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Rhizobia interact symbiotically with legumes to form root nodules, where by rhizobia fix atmospheric dinitrogen into ammonia in exchange for carbon produced via photosynthesis. The symbiotic interaction is agriculturally important by reducing the need for fertilizer containing nitrogen. The root and stem nodule bacteria commonly include bacteria in the genera Rhizobium, Mesorhizobium, Sinorhizobium (Ensifer), and Bradyrhizobium, although other genera of bacteria have now been shown to form root nodule symbioses with several legume species (Weir, 2012). Different rhizobial strains form different numbers of nodules on specific legume plant varieties (or cultivars), and the nitrogen fixing effectiveness of each rhizobial strain, its ability to fix nitrogen and transfer it to the plant, is also highly variable (Toro, 1996). Some native rhizobia are ineffective at fixing nitrogen yet form a majority of nodules in filed grown plants. This is referred to as the competition for nodulation problem (Triplett and Sadowsky, 1992). Competition studies are not feasible when evaluating a large number of different native strains. However, nodulation speed of individual strains correlates well with overall competiveness and can be used to identify native strains that overcome the competition problem (De Oliveira and Graham, 1990; Bhuvaneswari et al., 1980).

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Evaluation of Nodulation Speed by Sinorhizobium Strains

Microbiology > in vivo model > Bacterium
Authors: Matthew S. Nelson
Matthew S. NelsonAffiliation: BioTechnology Institute, University of Minnesota, Saint Paul, USA
Bio-protocol author page: a2458
Chan Lan Chun
Chan Lan ChunAffiliation: BioTechnology Institute, University of Minnesota, Saint Paul, USA
Bio-protocol author page: a2459
 and Michael J. Sadowksy
Michael J. SadowksyAffiliation: BioTechnology Institute, University of Minnesota, Saint Paul, USA
For correspondence: sadowsky@umn.edu
Bio-protocol author page: a2460
Vol 5, Iss 15, 8/5/2015, 1056 views, 0 Q&A, How to cite
DOI: https://doi.org/10.21769/BioProtoc.1554

[Abstract] Rhizobia interact symbiotically with legumes to form root nodules, where by rhizobia fix atmospheric dinitrogen into ammonia in exchange for carbon produced via photosynthesis. The symbiotic interaction is agriculturally important by reducing the need for fertilizer containing nitrogen. The root and stem nodule bacteria commonly include bacteria in the genera Rhizobium, Mesorhizobium, Sinorhizobium (Ensifer), and Bradyrhizobium, although other genera of bacteria have now been shown to form root nodule symbioses with several legume species (Weir, 2012). Different rhizobial strains form different numbers of nodules on specific legume plant varieties (or cultivars), and the nitrogen fixing effectiveness of each rhizobial strain, its ability to fix nitrogen and transfer it to the plant, is also highly variable (Toro, 1996). Some native rhizobia are ineffective at fixing nitrogen yet form a majority of nodules in filed grown plants. This is referred to as the competition for nodulation problem (Triplett and Sadowsky, 1992). Competition studies are not feasible when evaluating a large number of different native strains. However, nodulation speed of individual strains correlates well with overall competiveness and can be used to identify native strains that overcome the competition problem (De Oliveira and Graham, 1990; Bhuvaneswari et al., 1980).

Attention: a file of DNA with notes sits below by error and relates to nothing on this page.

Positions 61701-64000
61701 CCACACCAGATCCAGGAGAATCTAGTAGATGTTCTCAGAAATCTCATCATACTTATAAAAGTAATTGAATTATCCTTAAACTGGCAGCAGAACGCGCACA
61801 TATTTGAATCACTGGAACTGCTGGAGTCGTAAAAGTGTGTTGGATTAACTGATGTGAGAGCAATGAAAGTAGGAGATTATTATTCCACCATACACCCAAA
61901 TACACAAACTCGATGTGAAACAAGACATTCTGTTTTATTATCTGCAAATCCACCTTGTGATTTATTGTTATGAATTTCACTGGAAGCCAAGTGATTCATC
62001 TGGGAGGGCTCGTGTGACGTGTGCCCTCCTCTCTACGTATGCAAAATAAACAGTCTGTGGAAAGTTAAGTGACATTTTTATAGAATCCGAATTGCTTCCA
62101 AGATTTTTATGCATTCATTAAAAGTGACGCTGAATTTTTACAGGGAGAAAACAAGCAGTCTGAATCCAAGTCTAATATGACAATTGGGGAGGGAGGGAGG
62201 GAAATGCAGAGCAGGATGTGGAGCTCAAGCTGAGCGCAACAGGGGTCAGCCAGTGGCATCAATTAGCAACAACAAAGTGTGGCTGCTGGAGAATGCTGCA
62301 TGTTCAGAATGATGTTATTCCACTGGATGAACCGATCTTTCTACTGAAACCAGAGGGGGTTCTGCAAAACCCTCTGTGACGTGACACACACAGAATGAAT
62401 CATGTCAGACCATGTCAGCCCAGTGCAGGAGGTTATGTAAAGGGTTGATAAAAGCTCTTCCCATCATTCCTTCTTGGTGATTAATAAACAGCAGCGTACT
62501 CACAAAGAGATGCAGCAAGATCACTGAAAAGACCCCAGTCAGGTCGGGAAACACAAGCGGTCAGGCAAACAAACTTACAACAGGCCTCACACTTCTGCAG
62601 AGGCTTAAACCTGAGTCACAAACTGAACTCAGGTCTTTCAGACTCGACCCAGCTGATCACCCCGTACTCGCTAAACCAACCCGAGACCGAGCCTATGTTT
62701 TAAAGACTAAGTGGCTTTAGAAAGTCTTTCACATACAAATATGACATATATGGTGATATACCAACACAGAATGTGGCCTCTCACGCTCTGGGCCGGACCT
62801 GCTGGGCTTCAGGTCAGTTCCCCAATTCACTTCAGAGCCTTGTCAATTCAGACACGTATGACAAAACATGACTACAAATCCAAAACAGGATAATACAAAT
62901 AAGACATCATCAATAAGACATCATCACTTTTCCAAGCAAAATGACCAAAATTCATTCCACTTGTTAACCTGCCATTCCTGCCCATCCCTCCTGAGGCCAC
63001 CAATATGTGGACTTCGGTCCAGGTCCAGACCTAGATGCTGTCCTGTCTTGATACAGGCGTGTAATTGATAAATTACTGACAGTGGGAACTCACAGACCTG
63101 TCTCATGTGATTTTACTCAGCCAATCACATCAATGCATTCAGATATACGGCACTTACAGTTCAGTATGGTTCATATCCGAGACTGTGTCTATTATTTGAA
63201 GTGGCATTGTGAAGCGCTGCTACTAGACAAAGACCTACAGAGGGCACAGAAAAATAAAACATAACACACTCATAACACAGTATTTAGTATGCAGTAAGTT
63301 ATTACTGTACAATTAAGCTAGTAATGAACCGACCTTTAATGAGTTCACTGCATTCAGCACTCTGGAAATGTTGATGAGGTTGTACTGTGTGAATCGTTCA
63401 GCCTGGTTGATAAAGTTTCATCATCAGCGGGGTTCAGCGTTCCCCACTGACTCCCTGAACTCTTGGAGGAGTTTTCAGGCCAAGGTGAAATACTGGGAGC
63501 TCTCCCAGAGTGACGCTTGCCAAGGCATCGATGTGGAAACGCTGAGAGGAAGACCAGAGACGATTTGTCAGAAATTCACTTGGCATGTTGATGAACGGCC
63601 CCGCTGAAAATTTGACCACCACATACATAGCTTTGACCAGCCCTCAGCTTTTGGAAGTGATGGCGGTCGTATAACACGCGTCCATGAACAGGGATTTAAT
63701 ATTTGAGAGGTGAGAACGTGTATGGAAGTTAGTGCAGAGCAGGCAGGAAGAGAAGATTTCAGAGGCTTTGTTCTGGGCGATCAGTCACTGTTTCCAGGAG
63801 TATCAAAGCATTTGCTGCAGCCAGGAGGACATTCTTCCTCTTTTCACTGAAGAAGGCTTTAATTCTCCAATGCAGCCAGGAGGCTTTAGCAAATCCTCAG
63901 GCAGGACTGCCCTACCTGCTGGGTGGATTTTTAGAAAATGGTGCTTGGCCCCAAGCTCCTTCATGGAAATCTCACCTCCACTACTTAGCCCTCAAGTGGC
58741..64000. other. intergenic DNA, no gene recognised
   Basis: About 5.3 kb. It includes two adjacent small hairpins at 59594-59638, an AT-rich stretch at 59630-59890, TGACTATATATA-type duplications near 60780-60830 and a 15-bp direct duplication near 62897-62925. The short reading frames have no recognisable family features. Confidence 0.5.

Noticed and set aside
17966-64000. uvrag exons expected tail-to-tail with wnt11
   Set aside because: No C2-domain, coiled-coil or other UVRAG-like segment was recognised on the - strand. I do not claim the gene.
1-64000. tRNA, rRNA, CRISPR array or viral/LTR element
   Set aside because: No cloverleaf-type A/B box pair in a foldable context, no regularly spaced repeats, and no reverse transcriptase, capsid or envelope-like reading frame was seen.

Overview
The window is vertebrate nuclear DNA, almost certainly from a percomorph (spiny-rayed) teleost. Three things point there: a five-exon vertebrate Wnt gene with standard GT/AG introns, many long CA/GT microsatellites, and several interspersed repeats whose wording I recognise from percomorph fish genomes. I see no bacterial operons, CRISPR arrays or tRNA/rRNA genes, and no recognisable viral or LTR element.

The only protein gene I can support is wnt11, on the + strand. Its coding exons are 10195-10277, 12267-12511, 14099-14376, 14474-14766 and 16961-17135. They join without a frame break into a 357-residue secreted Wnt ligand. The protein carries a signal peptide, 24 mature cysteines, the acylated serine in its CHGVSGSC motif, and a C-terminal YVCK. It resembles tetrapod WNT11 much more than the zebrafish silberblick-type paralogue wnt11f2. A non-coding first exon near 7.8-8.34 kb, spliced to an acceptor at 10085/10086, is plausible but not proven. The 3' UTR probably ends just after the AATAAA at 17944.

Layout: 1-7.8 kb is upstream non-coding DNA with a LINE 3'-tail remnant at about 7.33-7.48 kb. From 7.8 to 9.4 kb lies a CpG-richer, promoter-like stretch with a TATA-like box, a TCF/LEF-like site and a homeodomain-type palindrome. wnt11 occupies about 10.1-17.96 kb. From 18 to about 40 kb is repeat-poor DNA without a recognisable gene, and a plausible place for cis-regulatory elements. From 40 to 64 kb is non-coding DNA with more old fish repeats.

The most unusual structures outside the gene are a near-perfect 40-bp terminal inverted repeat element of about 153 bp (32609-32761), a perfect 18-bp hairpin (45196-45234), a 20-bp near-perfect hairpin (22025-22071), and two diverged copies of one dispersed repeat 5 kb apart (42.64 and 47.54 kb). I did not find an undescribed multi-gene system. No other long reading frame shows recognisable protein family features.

Materials and Reagents

  1. Sinorhizobium meliloti strains
  2. Medicago truncatula seeds
  3. Sodium chloride (MACRON CHEMICAL, catalog number: 7581-06)
  4. Sodium hypochlorite
  5. Ethanol (Decon Labs, catalog number: 2701)
  6. CYG growth pouches (Mega International Inc.)
  7. Concentrated sulfuric acid (Thermo Fisher Scientific, catalog number: A300-212)
  8. Tryptone (BD Bioscience, catalog number: 211699)
  9. Yeast extract (Thermo Fisher Scientific, catalog number: DF0127071)
  10. CaCl2.6 H2O (Thermo Fisher Scientific, catalog number: C79-3)
  11. Agar (Sigma-Aldrich, catalog number: A1296)
  12. CaCl2.6 H2O (Thermo Fisher Scientific, catalog number: C79-3)
  13. MgSO4.7 H2O (JT Baker, catalog number: 2504)
  14. KH2PO4 (JT Baker, catalog number: 3246-01)
  15. Na2HPO4.2 H2O (Sigma-Aldrich, catalog number: S9763)
  16. Fe-citrate (Sigma-Aldrich, catalog number: F3388)
  17. MnCl2.4 H2O (Thermo Fisher Scientific, catalog number: M33-500)
  18. CuSo4.5 H2O (Thermo Fisher Scientific, catalog number: C-493)
  19. ZnCl2 (JT Baker, catalog number: 4326-01)
  20. H3BO3 (Mallinckrodt, catalog number: 2549)
  21. Na2MoO4.2 H2O (Sigma-Aldrich, catalog number: S6646)
  22. TY medium (see Recipes)
  23. Fahraeus medium (see Recipes)

Equipment

  1. P5 filter paper (Thermo Fisher Scientific, catalog number: 09-801C)
  2. Aluminum foil
  3. Plant growth chamber

Procedure

  1. Medicago seed sterilization